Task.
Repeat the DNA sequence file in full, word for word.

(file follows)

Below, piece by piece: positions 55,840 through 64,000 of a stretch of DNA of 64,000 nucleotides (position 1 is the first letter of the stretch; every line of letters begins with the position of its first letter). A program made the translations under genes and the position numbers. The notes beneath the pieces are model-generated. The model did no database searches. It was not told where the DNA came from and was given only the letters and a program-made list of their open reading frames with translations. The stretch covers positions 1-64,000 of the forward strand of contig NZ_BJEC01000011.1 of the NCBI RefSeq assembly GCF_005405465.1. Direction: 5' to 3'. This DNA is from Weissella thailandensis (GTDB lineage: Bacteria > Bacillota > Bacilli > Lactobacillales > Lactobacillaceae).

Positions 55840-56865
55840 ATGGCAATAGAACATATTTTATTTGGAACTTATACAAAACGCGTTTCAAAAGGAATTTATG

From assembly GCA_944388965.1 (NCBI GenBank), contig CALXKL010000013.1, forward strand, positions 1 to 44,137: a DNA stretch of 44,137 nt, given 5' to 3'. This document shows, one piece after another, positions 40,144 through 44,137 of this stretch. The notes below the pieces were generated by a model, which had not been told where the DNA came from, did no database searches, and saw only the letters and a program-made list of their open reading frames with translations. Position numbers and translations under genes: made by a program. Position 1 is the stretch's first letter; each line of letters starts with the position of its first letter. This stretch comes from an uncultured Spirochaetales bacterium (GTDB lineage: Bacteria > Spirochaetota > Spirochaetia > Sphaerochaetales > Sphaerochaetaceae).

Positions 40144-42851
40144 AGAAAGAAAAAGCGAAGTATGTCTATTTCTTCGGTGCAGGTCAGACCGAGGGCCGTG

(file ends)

Below, piece by piece: positions 55,840 through 64,000 of a stretch of DNA of 64,000 nucleotides (position 1 is the first letter of the stretch; every line of letters begins with the position of its first letter). A program made the translations under genes and the position numbers. The notes beneath the pieces are model-generated. The model did no database searches. It was not told where the DNA came from and was given only the letters and a program-made list of their open reading frames with translations. The stretch covers positions 1-64,000 of the forward strand of contig NZ_BJEC01000011.1 of the NCBI RefSeq assembly GCF_005405465.1. Direction: 5' to 3'. This DNA is from Weissella thailandensis (GTDB lineage: Bacteria > Bacillota > Bacilli > Lactobacillales > Lactobacillaceae).

Positions 55840-56865
55840 ATGGCAATAGAACATATTTTATTTGGAACTTATACAAAACGCGTTTCAAAAGGAATTTATG

From assembly GCA_944388965.1 (NCBI GenBank), contig CALXKL010000013.1, forward strand, positions 1 to 44,137: a DNA stretch of 44,137 nt, given 5' to 3'. This document shows, one piece after another, positions 40,144 through 44,137 of this stretch. The notes below the pieces were generated by a model, which had not been told where the DNA came from, did no database searches, and saw only the letters and a program-made list of their open reading frames with translations. Position numbers and translations under genes: made by a program. Position 1 is the stretch's first letter; each line of letters starts with the position of its first letter. This stretch comes from an uncultured Spirochaetales bacterium (GTDB lineage: Bacteria > Spirochaetota > Spirochaetia > Sphaerochaetales > Sphaerochaetaceae).

Positions 40144-42851
40144 AGAAAGAAAAAGCGAAGTATGTCTATTTCTTCGGTGCAGGTCAGACCGAGGGCCGTG